Thu, 6 October 2022
The legacy of Christian anti-Semitism is not a happy one. Early in the history of Christianity, as the religion grew, the persecution of Jews became a normal feature of life in Christian lands. By the Middle Ages, the Jewish people were subject to dislocation, alienation, psychological torment, violence, and torture—all with the approval, and at times the official encouragement, of church authorities. Even in modern times, religiously inflected anti-Semitism has been an unavoidable part of the relations between the two religions.
Is that still the case? Perhaps not. Relations between global Christianity and the Jewish people are fundamentally different than they have been. In part this is because of one document: the Vatican’s Declaration on the Relation of the Church with Non-Christian Religions, more commonly known by the Latin words with which it begins, Nostra Aetate, “In our time.” Nostra Aetate was promulgated at the ecumenical council called by Pope John XXIII known as the Second Vatican Council, only the 21st such council to have been convened in the nearly two millennia of the Catholic church. This month marks the 60th anniversary of its being convened. To help us understand what the Second Vatican Council was about, and its effects today, Mosaic’s editor Jonathan Silver speaks with one of the most incisive analysts of Catholicism: the author George Weigel. This week marks the publication of his new book about the Second Vatican Council, To Sanctify the World: The Vital Legacy of Vatican II, a distillation of which was featured in the Wall Street Journal this month under the title “What Vatican II Accomplished.”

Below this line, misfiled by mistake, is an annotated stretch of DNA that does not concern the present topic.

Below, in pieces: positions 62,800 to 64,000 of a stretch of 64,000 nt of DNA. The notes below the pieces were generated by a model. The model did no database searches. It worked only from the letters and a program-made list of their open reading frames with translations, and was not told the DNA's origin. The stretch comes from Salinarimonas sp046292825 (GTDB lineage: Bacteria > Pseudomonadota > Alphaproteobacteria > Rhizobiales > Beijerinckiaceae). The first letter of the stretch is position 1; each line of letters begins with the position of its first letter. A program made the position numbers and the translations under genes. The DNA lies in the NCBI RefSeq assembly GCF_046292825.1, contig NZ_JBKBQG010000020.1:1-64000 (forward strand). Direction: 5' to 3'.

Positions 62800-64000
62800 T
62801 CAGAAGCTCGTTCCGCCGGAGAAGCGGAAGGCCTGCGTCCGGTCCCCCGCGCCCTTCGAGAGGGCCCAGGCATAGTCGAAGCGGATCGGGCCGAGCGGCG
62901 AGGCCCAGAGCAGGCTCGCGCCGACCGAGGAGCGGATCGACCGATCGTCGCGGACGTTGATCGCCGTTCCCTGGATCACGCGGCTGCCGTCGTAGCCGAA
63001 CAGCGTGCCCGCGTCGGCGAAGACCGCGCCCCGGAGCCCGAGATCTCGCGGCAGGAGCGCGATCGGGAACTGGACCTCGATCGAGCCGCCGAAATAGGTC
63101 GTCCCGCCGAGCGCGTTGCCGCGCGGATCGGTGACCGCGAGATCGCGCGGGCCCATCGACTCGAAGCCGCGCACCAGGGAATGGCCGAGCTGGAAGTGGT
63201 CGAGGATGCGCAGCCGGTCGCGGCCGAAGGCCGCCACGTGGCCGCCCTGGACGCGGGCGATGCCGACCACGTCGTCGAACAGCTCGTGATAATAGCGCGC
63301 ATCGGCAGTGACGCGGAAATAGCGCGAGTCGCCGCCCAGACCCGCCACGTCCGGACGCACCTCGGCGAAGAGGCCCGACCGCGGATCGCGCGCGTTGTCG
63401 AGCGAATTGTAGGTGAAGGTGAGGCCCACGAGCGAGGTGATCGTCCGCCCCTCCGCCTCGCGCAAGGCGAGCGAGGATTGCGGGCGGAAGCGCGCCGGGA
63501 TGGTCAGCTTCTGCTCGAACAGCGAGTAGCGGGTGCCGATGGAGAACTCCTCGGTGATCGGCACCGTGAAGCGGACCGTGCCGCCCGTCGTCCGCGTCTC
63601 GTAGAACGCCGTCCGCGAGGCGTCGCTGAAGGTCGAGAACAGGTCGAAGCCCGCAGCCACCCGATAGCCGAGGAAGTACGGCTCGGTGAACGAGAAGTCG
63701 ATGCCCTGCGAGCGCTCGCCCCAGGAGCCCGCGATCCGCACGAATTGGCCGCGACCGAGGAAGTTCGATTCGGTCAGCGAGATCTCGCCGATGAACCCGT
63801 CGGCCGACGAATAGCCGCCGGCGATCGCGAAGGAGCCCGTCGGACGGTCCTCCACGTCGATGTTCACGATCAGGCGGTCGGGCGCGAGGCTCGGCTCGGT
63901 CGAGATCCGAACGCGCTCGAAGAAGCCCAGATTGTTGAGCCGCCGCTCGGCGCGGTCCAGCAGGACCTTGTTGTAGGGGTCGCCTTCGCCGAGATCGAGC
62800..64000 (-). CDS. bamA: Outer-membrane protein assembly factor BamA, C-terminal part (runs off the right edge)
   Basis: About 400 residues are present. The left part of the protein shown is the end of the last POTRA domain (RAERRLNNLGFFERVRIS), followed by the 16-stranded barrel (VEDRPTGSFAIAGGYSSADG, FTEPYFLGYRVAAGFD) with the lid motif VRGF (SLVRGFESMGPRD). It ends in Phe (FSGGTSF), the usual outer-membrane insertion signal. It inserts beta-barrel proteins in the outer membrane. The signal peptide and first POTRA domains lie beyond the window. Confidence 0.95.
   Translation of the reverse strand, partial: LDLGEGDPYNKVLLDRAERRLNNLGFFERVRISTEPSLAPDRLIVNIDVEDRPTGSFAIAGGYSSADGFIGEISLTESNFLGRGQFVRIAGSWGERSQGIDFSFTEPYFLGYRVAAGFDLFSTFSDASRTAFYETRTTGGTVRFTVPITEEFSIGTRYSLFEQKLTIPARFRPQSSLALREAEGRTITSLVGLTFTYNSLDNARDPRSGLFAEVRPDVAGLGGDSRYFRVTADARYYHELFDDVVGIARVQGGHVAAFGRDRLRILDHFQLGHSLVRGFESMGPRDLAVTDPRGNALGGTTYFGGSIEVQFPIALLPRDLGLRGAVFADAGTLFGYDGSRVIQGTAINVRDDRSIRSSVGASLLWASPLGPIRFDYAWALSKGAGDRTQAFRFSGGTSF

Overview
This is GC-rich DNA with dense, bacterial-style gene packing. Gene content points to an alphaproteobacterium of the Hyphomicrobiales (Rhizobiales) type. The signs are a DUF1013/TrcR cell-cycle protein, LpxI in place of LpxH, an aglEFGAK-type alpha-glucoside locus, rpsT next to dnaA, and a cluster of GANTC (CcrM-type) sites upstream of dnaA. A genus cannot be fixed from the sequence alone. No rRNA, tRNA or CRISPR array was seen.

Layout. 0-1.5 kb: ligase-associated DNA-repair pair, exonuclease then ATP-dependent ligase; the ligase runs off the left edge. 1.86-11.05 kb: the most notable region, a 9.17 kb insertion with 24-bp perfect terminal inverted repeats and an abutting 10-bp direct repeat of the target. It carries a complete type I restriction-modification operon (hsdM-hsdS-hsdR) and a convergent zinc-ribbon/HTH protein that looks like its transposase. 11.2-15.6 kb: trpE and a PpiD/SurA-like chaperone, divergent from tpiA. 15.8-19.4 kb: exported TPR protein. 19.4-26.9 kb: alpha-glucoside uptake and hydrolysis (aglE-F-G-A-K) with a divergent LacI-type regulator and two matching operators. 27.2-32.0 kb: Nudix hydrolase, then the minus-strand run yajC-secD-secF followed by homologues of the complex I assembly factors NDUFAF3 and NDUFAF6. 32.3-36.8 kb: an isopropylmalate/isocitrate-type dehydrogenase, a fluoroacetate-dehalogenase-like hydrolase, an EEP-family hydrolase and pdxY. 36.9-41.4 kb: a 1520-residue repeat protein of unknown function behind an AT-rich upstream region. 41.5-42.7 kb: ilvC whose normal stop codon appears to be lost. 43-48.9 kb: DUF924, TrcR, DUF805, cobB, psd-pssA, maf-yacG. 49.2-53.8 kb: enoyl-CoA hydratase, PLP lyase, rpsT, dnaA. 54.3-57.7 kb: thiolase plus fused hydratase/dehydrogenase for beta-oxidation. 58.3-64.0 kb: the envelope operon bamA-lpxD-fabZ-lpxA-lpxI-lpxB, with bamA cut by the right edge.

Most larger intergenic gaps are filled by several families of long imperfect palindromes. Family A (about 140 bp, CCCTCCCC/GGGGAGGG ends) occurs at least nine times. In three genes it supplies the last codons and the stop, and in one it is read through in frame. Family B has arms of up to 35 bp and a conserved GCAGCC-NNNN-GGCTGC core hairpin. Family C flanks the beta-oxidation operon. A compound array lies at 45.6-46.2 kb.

Musical selections in this podcast are drawn from the Quintet for Clarinet and Strings, op. 31a, composed by Paul Ben-Haim and performed by the ARC Ensemble.